When I first started using my RV for weekend trips, I realized that it is very important to have some juice in the home battery at all times. Nearly everything you use on your RV requires power and all these things can drain your home battery very quickly. Even the TV on standby will drain your battery in a few days.
During the weekdays, when I didn’t use my RV, I removed the fuses from the fuse box to conserve battery power. With solar panels that will no longer be necessary. With just one or two solar panels, you can keep your battery charged and still use the appliances you need for your trip.
Having solar panels allow you to camp in places that don’t have electricity. If you’ve ever been in the situation where your RV battery died while you were camping, you know how frustrating and inconvenient it can be. You can’t even turn on your propane heater without 12 Volt.
Always keep your battery charged
Properly installed solar panels can benefit your RV in two ways. First, they can be used for a trickle charge to your home battery when it’s sitting for long periods of time without use. This will prevent a dead battery and damage to the battery from sitting too long while dead. The second benefit is using solar panels as your main source of power to run most things in your RV. For your AC and power outlets, you will still need to use your generator (if you have one). With solar panels and the occasional use of a generator, for when solar light is lacking, you can camp remotely for extended periods of time.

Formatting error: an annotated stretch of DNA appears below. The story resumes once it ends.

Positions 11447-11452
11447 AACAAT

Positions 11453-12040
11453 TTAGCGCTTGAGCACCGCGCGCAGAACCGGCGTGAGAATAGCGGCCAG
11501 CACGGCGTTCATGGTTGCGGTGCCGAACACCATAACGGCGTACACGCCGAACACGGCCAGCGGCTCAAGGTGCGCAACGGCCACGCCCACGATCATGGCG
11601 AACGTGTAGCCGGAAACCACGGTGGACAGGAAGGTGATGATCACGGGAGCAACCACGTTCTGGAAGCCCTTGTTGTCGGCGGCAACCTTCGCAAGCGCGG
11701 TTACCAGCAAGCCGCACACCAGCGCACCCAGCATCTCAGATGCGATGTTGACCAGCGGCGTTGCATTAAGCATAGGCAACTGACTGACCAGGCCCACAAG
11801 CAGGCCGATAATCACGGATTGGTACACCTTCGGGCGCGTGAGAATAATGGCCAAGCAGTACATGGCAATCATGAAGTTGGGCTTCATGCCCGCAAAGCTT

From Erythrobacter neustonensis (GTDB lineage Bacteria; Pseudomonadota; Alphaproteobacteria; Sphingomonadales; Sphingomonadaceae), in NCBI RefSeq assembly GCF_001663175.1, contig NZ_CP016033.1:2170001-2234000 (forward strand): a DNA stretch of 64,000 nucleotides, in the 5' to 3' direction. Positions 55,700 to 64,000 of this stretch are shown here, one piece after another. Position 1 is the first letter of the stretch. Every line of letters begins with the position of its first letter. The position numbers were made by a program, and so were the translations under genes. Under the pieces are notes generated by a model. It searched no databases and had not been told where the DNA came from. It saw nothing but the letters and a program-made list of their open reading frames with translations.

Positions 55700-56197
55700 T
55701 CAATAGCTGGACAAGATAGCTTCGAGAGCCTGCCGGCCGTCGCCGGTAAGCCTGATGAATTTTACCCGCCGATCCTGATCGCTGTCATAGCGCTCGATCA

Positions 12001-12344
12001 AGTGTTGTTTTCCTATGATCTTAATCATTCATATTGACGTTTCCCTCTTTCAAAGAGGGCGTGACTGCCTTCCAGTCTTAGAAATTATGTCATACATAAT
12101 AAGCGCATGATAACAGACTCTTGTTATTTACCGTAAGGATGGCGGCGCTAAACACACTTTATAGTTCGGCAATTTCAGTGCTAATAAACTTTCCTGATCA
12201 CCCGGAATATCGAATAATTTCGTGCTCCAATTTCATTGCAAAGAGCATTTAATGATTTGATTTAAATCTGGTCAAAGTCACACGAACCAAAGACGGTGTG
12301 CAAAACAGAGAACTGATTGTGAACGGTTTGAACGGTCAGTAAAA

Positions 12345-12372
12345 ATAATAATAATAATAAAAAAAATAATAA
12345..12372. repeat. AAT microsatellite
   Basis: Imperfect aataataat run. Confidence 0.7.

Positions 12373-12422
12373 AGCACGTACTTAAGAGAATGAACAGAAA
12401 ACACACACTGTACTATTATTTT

Camp remotely for extended periods of time
A solar panel will come with a controller that shows when the panel is charging. Installation isn’t too difficult and can be done by most who are handy, in a couple of hours. Those who aren’t inclined with mechanics can hire a professional or RV dealer to install the panels.
I bought WindyNation 100 Watt Solar Panel kit, took it to Camping World and it cost me around $400 to install. The reason why it is so expensive is that all cables inside need to be installed seamlessly while connected to the solar panel. The controller inside is connected to your home battery. My control panel was installed inside a cabinet. I wanted it elsewhere but I was told it would be more work. The kit included everything I needed. If you are installing it yourself, you probably will need to buy some extra cables. The cable in the kit is most likely not long enough. Once you’re able to use your solar panels, it’s likely you’ll wonder how you ever camped without them.